Wynn said the city could finance between $200 million and $300 million in new bonds without raising taxes, “but my strong instinct is that’s not big enough.” The Mayor is hoping that voters will have a chance to consider $500 million or more. “Let the voters decide how much to raise their own taxes,” he said, explaining his belief that passage of all the proposals in such a large package would not be necessary to declare victory.

Wynn has dubbed next year’s bond election the Envision Central Texas (ECT) bond election. He hopes the election will include the type of infrastructure needed to deliver the vision the majority of 12,000 respondents said they wanted to see in responding to the ECT questionnaire.

County considers designating historic buildings

County commissioners are considering the creation of a historical designation process for buildings in the county, following a recommendation from the Travis County Historical Commission.

This week, Travis County agreed to follow the city’s new guidelines on tax exemptions for historic buildings. Those guidelines, however, stop at the Austin city limits. During discussion of the motion to approve tax exemption changes on Tuesday, County Judge Sam Biscoe opened the door to designating historic buildings in the county.

A couple of dozen buildings located in Travis County, but outside the city, are candidates for historic designation. City Historic Preservation Officer Steve Sadowsky noted a number of buildings in Manor and outlying areas could be strong candidates for designation, as well as an old plantation house just outside the city limits on Hergotz Lane.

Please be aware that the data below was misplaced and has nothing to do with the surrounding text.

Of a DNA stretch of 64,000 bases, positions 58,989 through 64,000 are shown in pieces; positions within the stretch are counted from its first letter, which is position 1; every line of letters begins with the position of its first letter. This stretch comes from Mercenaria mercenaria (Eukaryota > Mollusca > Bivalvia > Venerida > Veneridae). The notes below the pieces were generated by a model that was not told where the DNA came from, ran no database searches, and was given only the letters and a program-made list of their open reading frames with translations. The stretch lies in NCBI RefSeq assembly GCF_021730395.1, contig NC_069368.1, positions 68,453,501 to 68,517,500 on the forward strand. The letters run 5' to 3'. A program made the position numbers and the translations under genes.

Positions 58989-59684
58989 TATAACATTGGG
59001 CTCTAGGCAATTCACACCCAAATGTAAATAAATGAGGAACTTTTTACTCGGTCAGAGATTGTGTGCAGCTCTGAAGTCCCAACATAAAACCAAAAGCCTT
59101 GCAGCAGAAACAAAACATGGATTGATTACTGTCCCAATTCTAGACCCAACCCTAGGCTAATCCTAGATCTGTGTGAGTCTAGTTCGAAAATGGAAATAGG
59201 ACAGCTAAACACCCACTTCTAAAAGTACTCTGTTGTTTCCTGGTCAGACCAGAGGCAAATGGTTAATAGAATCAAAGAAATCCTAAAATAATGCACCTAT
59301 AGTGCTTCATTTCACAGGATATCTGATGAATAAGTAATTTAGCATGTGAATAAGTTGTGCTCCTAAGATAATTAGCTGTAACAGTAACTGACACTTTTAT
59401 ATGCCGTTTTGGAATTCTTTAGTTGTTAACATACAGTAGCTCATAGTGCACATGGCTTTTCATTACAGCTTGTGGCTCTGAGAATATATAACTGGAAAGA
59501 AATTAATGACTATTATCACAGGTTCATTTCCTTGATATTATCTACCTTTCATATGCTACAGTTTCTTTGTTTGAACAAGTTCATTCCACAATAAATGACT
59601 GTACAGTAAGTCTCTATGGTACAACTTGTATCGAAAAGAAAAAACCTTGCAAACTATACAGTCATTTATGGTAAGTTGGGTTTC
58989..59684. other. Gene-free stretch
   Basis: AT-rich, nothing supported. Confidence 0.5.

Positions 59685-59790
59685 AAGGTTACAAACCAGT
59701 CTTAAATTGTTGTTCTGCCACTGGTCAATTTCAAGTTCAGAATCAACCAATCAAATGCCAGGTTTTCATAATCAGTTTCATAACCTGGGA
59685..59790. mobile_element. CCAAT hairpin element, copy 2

“The Coxville Store on North Lamar got torn down a couple of years ago because it was not in the city limits and didn’t need a city demolition permit which, of course, would have triggered a review by the Landmark Commission in the city before demolition,” Sadowsky said. “I don’t know how the county will regulate demolitions, or if they are even interested in doing that, but maybe by recognizing important historic buildings in the county, developers will realize that there is some public interest in preserving them and that will discourage demolition.”

The question is how it might be done. One easy solution would be to give tax exemptions to buildings that have already been “plaqued” by state or federal standards as landmarks, Biscoe said. Commissioner Karen Sonleitner was leery of anything more involved, which could be a process reviewed and completed by the Travis County Historical Commission.

“I can tell you from having watched the Historic Landmark Commission at the City of Austin on occasion, that those hearings are long, lengthy and contentious about whether something should or should not be saved,” Sonleitner said. “It’s about things that are being imposed on owners who are not necessarily in sync with somebody else trying to impose historic zoning on their property, or vice versa. Or somebody may want it, but the property may be beyond repair or not.”

At the least, the county needs to catalog and recognize historic buildings within its jurisdiction, with or without tax exemptions, Sadowsky said. During this week’s meeting, Biscoe said he was open to considering some sort of process over the next couple of weeks.